If it is too good to be true it is probably a SCAM

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As the year began, many chancers have been circulating what seems like legit property stokvels. A closer look into these property stokvels, they seem are too good to be true. They promise those that want to join a lot of returns. The following are things to look out for from the very beginning to ensure that the stokvel is not a scam:

 

It is always advisable to join a reputable stokvel, one that has been in existence for a significant time. If it is a new stokvel, ensure that the stokvel is run by those you know and trust. It is very risky to join a stokvel online with people you have never met. It is also important, that before making any payments; the bank account is verified with the bank. To ensure that it is indeed a stokvel account. The rule of thumb here is to avoid online stokvels with people you do not know.

 

It is also important to verify any registration numbers; many of these stokvels on Facebook claim that they are close corporations. If indeed they are, this can be verified by the Companies and Intellectual Property Commission (CIPC) using this link: https://eservices.cipc.co.za/Search.aspx or by calling 086 100 2472.

 

Look for the minor details and the comments made by others, when looking through all these adverts online. By doing so; it will be easy to pick up any irregularities. Other interested parties may ask questions like: does the stokvel take debit orders and if the response is no, that should raise flags. Why will a reputable business, with a proper stokvel account, and valid agreements between the stokvel and its members fail to get a debit order form from the bank?  Others will ask for referrals or testimonies; most of these scams do not have referrals or testimonies. These stokvels will likely argue that because they are new; they have no testimonies or referrals.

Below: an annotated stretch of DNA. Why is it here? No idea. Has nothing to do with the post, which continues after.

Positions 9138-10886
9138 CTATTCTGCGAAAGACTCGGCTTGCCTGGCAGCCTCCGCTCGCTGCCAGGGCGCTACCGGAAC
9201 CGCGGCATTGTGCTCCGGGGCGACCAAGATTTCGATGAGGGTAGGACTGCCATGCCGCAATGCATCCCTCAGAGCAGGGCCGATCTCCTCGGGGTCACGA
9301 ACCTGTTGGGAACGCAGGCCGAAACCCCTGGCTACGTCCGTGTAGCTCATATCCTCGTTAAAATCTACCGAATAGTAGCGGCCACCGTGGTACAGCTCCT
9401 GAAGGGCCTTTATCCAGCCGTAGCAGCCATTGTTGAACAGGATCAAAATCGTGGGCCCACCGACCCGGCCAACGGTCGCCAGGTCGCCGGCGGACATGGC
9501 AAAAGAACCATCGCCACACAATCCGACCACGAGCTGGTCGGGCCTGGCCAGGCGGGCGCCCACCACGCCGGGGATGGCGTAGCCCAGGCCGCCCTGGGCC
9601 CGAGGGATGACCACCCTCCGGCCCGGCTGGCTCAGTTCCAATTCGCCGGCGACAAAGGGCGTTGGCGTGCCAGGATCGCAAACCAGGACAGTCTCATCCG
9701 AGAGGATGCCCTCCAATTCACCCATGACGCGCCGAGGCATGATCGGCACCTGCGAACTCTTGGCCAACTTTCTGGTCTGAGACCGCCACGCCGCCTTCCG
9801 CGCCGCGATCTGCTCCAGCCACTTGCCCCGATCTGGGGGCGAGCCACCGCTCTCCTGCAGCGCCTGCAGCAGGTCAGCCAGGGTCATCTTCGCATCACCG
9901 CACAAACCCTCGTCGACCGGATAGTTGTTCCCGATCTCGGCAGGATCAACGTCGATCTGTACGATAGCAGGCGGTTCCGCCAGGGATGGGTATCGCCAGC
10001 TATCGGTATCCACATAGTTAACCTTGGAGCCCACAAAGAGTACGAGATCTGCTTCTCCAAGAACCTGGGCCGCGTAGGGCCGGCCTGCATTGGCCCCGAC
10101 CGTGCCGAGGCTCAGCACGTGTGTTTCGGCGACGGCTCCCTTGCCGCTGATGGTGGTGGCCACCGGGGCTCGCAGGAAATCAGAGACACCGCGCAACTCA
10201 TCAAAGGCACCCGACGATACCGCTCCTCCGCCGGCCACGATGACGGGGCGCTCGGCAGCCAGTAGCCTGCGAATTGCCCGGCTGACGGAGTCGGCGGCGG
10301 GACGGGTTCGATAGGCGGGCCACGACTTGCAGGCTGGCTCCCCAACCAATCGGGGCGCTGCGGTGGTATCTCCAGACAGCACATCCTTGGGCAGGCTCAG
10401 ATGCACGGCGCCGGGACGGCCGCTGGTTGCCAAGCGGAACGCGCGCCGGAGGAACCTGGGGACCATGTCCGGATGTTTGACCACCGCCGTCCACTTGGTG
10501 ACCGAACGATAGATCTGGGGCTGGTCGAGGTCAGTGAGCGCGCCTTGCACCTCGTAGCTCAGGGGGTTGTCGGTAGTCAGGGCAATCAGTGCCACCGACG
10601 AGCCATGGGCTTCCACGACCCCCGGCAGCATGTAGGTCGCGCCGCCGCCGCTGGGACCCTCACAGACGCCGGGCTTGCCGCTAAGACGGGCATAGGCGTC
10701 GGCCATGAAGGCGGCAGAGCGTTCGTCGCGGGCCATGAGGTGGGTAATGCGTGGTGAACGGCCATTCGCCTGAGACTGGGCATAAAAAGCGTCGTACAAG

It is imperative that before a stokvel is digitized, and goes online to look for other members, it has done a pilot with its own members. By doing so, it will have others that can attest to the Stokvels’ existence. It already looks dodgy that a stokvel of people that have never met; will decide to launch a completely new stokvel online and start recruiting people.

 

Lastly, look out for the too good to be true factor, it is usually right there. For example, how can one contribute R280.00 monthly and get a guaranteed return of over R150 000.00? For the stokvel to be able to give one member every month 150 000.00 it will need to have at least 536 members that will not default or drop out. For each member to eventually get their own 150 000 it will take a little over 45 years.  It is simply impossible to do as other members will either drop the stokvel or die before to receive their R150 000.00.

 

Other stokvels even claim that they do not give you cash but pay the money to your selected building warehouse for those that intend to pursue home improvements. It offers you no guarantee that the building warehouse will indeed receive the full amount. Leading to members; now being caught up between trying to discover who stole their share. Is it the building warehouse or the stokvel?

 

Scams come in many forms; the public needs to be vigilant at all times.